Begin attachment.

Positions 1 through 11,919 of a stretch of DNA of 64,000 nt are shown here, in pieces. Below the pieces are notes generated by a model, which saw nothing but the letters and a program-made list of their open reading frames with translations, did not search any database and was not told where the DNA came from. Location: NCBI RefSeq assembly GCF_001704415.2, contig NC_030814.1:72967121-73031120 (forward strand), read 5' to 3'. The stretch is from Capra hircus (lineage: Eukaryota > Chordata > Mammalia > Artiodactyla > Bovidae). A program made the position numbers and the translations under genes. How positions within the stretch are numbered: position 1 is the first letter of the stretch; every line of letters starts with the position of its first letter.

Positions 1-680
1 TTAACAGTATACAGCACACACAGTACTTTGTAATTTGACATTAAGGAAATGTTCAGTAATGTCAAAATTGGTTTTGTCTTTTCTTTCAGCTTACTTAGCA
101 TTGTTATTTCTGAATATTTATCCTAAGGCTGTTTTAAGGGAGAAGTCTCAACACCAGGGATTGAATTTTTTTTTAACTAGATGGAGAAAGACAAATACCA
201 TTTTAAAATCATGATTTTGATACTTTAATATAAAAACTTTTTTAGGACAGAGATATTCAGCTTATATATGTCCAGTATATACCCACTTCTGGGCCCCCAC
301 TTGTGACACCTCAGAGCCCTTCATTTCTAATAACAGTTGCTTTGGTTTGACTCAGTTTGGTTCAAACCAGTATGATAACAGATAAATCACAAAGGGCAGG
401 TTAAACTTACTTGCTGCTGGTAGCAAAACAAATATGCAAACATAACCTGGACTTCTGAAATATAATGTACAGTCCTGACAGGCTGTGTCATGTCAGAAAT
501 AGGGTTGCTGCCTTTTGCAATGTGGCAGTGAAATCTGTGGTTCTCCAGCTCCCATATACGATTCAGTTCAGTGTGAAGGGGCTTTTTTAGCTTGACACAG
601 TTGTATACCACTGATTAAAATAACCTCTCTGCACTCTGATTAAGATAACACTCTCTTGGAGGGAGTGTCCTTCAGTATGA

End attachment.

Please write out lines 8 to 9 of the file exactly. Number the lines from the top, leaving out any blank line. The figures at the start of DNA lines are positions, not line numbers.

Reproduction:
501 AGGGTTGCTGCCTTTTGCAATGTGGCAGTGAAATCTGTGGTTCTCCAGCTCCCATATACGATTCAGTTCAGTGTGAAGGGGCTTTTTTAGCTTGACACAG
601 TTGTATACCACTGATTAAAATAACCTCTCTGCACTCTGATTAAGATAACACTCTCTTGGAGGGAGTGTCCTTCAGTATGA